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Home made ice-cream: I usually avoid ice creams because of my childhood over indulgence. But, each and every flavour here is prepared in house and extracted from its natural source. I happened to binge on the Ratnagiri mango one and the strawberry & rose one and both were light, subtle and out of this world. HIGHLY RECOMMENDED.

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Carnatic Cafe Menu, Reviews, Photos, Location and Info - Zomato

Posted in himalayan resort, himalayan river, himalayas, india, indian, indian cuisine, indian food, karkotak peak, north indian, resort, river kalsa, the lesser himalayas, travel, travel diaries, travel writing, traveller, travelogue, trek, trekking, Uncategorized, uttarakhand, wooden bungalow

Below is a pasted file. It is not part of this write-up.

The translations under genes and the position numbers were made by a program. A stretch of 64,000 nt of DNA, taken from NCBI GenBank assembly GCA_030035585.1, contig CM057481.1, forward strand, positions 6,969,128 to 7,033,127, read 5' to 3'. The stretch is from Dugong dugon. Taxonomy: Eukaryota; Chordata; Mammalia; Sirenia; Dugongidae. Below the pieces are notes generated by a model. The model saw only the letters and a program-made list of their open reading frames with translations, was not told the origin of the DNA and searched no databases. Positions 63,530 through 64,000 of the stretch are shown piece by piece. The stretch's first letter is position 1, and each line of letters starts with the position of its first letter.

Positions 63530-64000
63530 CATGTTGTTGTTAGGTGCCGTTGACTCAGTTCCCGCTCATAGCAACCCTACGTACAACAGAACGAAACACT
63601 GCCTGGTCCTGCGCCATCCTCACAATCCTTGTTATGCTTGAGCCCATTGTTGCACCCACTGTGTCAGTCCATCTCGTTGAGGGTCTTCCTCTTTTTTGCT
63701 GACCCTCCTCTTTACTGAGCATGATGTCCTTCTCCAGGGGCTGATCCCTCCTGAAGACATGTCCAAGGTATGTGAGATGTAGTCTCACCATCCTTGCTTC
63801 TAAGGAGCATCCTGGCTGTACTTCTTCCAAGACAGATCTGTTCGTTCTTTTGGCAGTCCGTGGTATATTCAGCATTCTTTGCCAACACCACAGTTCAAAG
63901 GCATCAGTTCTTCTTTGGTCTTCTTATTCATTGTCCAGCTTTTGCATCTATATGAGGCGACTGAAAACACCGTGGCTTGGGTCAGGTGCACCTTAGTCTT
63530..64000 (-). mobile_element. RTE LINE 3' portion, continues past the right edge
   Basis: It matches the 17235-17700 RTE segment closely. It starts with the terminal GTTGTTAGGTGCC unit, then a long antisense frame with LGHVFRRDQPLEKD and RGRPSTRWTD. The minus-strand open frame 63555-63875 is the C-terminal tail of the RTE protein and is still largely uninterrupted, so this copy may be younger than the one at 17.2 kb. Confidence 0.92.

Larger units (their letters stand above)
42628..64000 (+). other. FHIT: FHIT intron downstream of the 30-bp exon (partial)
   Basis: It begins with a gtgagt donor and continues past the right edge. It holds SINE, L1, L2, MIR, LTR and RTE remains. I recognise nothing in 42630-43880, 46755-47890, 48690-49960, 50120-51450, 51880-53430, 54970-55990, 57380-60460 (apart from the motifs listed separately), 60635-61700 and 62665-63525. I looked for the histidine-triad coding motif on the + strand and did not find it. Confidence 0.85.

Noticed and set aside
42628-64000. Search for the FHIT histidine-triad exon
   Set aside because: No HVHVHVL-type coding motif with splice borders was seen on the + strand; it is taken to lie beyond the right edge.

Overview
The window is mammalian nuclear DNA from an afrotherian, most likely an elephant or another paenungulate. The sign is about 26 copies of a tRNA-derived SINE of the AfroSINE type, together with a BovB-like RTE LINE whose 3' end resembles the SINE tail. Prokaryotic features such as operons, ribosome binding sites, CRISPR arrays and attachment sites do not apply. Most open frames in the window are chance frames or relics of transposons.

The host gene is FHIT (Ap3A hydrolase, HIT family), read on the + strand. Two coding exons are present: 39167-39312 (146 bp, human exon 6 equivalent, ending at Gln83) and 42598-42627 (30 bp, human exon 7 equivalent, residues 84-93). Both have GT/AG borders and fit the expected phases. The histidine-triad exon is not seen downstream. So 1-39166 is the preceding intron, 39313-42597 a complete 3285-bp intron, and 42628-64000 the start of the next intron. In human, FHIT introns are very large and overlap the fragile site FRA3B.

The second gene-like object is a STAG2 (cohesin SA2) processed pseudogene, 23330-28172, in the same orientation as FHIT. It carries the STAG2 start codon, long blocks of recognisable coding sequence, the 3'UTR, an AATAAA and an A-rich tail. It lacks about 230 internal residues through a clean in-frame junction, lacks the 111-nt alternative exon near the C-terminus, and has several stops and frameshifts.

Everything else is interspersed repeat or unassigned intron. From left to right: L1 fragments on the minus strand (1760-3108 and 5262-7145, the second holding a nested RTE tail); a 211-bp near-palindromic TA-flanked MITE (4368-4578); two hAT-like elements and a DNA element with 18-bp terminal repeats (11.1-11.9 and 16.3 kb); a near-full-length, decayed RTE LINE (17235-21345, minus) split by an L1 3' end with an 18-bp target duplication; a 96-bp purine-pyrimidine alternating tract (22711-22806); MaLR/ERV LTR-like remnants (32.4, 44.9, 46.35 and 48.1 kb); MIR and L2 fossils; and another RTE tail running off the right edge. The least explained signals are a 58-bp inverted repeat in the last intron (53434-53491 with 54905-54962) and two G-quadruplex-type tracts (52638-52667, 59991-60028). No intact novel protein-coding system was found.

Digital Detox Retreat in the lap of Himalayas

First of all, thank you to the very talented and resourceful organizers at The Transforming Travels for organizing this unique experience in the midst of nature. Chandni Aggarwal and Mihir Panda, you people deserve a salute!

So how about a calming trip with least use of your digital devices, comfortable stay at a colonial bungalow with wooden interiors, surroundings that speak organic nestled in the lap of Himalayas and amongst gleeful people who share your passion for travel.

Departure

We were picked up from Mandi House metro station, Delhi at around 10:30pm in a tempo traveller with flexible chairs that did not give your backs a resounding ache. We departed straight to Haldwani through Hapur with occasional stops in between.